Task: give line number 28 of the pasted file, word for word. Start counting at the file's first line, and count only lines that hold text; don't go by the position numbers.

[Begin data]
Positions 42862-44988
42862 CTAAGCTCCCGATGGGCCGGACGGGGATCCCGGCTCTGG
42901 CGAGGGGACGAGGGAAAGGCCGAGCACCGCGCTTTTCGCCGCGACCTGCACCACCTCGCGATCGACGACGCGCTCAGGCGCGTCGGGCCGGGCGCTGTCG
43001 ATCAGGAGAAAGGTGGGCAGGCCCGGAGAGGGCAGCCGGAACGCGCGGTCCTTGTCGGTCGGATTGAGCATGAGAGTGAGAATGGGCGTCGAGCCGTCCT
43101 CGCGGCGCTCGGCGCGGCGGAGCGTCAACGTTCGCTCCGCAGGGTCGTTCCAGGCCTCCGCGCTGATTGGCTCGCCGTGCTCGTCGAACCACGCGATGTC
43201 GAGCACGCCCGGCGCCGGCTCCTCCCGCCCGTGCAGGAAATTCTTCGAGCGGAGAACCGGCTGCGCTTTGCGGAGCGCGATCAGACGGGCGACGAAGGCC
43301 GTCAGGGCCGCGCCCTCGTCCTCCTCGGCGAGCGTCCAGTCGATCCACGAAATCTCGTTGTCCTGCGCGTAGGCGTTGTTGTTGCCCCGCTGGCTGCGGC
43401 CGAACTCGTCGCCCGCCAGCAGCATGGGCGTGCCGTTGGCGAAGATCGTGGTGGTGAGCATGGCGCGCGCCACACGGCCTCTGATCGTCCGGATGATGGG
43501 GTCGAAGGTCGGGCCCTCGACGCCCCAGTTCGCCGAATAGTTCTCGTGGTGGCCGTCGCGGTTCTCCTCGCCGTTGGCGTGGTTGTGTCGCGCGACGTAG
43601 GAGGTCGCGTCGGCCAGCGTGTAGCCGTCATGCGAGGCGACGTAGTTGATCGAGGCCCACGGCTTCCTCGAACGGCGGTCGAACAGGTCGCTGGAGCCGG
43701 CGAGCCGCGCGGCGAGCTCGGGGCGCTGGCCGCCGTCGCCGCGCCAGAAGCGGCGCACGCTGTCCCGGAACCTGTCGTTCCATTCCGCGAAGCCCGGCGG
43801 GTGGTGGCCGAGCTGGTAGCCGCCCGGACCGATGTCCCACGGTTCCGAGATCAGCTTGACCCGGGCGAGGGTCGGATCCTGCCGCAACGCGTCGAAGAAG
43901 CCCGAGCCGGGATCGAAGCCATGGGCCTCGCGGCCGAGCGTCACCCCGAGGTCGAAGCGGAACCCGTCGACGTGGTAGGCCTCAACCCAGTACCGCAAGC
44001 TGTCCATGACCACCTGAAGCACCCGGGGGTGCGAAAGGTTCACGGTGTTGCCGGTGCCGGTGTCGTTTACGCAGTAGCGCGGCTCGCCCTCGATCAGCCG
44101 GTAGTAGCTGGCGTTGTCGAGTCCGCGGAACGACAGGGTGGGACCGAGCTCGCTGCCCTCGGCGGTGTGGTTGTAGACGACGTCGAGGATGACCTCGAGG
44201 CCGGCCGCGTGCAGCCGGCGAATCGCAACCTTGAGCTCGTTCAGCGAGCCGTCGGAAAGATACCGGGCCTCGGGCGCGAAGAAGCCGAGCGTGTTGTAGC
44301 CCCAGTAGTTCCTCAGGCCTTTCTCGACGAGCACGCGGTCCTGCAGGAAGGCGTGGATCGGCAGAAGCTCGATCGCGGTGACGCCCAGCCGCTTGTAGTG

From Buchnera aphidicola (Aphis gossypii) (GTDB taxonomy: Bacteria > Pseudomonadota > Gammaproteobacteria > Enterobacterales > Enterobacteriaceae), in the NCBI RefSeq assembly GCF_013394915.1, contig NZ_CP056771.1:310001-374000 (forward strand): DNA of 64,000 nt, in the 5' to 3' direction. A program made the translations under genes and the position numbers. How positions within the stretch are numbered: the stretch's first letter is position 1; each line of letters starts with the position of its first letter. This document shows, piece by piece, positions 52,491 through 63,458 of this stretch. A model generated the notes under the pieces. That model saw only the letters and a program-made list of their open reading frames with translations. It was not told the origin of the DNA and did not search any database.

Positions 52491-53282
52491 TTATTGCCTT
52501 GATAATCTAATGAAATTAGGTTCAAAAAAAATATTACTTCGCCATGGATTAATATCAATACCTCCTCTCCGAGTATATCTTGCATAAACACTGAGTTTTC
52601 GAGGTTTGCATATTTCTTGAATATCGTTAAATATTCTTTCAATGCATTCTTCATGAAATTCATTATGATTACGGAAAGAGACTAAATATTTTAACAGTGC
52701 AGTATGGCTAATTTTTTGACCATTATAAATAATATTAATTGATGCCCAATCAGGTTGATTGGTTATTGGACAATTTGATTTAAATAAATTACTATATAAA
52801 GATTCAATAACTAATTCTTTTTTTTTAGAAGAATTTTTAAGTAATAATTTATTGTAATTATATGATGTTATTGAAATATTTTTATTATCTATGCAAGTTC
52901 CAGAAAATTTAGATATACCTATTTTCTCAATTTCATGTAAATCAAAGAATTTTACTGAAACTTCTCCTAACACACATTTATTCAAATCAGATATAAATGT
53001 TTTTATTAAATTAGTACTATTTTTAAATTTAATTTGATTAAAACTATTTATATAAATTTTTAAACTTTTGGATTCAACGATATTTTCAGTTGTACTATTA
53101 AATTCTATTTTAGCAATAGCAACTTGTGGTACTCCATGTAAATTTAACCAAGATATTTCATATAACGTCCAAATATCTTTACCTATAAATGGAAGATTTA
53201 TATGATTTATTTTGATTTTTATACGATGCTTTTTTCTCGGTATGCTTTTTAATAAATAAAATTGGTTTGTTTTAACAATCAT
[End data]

53201 TATGATTTATTTTGATTTTTATACGATGCTTTTTTCTCGGTATGCTTTTTAATAAATAAAATTGGTTTGTTTTAACAATCAT